During the third week of Lent, Frank and I focus on “Generosity” in A Spring in the Desert. In specific, we write about giving and tithes. We have chosen generosity as the opposite of covetousness, one of the Seven Deadly Sins.
Covetousness covers a number of things that might not first come to mind when one considers this sin. According to the St. Augustine’s Prayer Book, these are:
COVETOUSNESS is the refusal to respect the integrity of other creatures, expressed in the inordinate accumulation of material things; in the use of other persons for our personal advantage; or in the quest for status, power or security at their expense.
Inordinate Ambition. Pursuit of status, power, influence, reputation, or possessions at the expense of the moral law, of other obligations, or of the rights of others. Ruthless or unfair competition. Putting self or family first. Conformity to standards we recognize as wrong or inadequate in order to get ahead. Intrigue or conspiracy for self-advancement.
Domination. Seeking to use or possess others. Over protection of children; refusal to correct or punish lest we lose their affection; insistence that they conform to our ideal for them contrary to their own vocation. Imposing our will on others by force, guile, whining, or refusal to cooperate. Over-readiness to advise or command; abuse of authority. Patronizing, pauperizing, putting others under a debt of gratitude, or considering ourselves ill-used when others’ affection or compliance is not for sale. Respect of persons, favoritism, partiality, flattery, fawning, or bribery to win support or affection. Refusal to uphold the truth to fulfill duties, to perform good acts, or to defend those wrongfully attacked, because we fear criticism or ridicule, or because we seek to gain the favor or approval of others. Leading, tempting or encouraging another to sin.
Avarice. Inordinate pursuit of wealth or material things. Theft, dishonesty, misrepresentation, or sharing in stolen goods. Cheating in business, taxes, school or games. Making worldly success the goal of our life or the standard for judging others.
Prodigality. Waste of natural resources or personal possessions. Extravagance or living beyond our income, to impress others or to maintain status. Failure to pay debts. Gambling more than we can afford to lose, or to win unearned profits. Unnecessary borrowing or carelessness with others’ money. Expenditure on self of what is needed for the welfare of others.
Penuriousness. Undue protection of wealth or security. Selfish insistence on vested interests or on claimed rights. Refusal to support or help those who have a claim on us. Sponging on others. Stinginess. Failure to give due proportion of our income to Church and charity, or of our time and energy to good works. Failure to pay pledges promised to the Church or charities, when able to do so.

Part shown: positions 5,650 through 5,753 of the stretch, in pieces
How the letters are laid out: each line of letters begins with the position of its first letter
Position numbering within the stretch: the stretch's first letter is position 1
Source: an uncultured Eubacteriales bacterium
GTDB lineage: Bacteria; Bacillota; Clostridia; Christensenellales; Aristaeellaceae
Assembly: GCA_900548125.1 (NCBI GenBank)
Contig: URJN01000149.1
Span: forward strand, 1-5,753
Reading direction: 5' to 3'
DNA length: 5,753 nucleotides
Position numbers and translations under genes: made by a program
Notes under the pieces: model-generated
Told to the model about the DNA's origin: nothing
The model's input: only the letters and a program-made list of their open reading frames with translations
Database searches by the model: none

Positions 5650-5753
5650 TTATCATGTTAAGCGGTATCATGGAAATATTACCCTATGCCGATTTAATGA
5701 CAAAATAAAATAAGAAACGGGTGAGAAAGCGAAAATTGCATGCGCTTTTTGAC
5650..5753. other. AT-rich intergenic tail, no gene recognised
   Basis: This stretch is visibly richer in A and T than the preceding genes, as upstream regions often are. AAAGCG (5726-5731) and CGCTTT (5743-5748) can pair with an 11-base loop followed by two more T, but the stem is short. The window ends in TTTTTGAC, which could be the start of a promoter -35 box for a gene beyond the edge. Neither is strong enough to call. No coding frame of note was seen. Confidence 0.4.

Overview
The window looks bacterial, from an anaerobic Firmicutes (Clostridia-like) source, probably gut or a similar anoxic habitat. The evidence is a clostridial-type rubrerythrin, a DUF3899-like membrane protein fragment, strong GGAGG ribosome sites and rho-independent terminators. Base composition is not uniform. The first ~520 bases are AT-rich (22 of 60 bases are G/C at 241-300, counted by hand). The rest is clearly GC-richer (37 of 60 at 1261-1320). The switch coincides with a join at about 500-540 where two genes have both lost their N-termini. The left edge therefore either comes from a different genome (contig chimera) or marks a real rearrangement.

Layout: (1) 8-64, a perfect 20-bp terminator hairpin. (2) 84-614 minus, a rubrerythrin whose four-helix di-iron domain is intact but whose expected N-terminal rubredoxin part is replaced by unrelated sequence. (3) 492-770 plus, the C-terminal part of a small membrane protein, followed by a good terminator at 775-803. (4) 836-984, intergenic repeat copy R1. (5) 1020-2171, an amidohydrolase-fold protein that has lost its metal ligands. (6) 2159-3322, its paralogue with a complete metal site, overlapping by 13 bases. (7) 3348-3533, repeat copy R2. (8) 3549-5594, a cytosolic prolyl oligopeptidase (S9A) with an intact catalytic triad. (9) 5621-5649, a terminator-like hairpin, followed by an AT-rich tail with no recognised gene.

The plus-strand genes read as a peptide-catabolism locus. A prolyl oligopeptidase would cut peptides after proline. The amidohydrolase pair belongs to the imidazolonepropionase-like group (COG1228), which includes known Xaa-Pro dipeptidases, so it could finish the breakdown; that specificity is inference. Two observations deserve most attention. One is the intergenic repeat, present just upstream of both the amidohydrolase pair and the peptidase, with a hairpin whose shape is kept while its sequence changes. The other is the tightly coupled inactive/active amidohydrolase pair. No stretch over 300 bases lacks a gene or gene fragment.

Kind of eye-opening, isn’t it, especially considering it is just one of seven sins? If I am ever feeling a little holier than thou, all I have to do is open up the St. Augustine’s Prayer Book to the Self-examination, and I quickly regain some humility.
But the Third Week in Lent is about generosity and giving. I think this poem by the Poet Laureate of Arizona says it well:
When Giving Is All We Have
Alberto Ríos – 1952-
One river gives
Its journey to the next.
We give because someone gave to us.
We give because nobody gave to us.
We give because giving has changed us.
We give because giving could have changed us.
We have been better for it,
We have been wounded by it—
Giving has many faces: It is loud and quiet,
Big, though small, diamond in wood-nails.
Its story is old, the plot worn and the pages too,
But we read this book, anyway, over and again:
Giving is, first and every time, hand to hand,
Mine to yours, yours to mine.
You gave me blue and I gave you yellow.
Together we are simple green. You gave me
What you did not have, and I gave you
What I had to give—together, we made
Something greater from the difference.
The lesson of not judging others is an incredibly difficult one to learn. It is human to struggle with being critical about others or to look down on those we deem to be spiritually or morally inferior. Unfortunately, it is impossible to fully love God and experience spiritual freedom if we do not love others, including our enemies, without any kind of judgment.
A lack of judgment, on the other hand, is not the same as discernment, which is a spiritual gift. For example, discernment might lead me to stop associating with someone who causes me to fall into some type of sin, either because of that person’s sinful habits or my own sinful inclinations. In not associating with that person, I do not condemn them, but rather I know it is not beneficial for me be with them.
Jesus tells us in Matthew 10:16 that we should “be wise as serpents (use discernment) and as innocent as doves (don’t judge or condemn people when we happen to notice their faults)”. An excellent start toward living into that is to prioritize not judging others. Using discernment will help us to realize our own sinfulness, which, in turn, will deepen our purity of heart. Being aware of our own sinfulness should help lead us to genuine repentance.
Interestingly, the New Testament Daily Office reading for Saturday was from Paul’s First Letter to the Corinthians and spoke on this very thing. In Chapter 4 it reads: 3 But with me it is a very small thing that I should be judged by you or by any human court. I do not even judge myself. 4 I am not aware of anything against myself, but I am not thereby acquitted. It is the Lord who judges me. 5 Therefore do not pronounce judgment before the time, before the Lord comes, who will bring to light the things now hidden in darkness and will disclose the purposes of the heart. Then each one will receive commendation from God.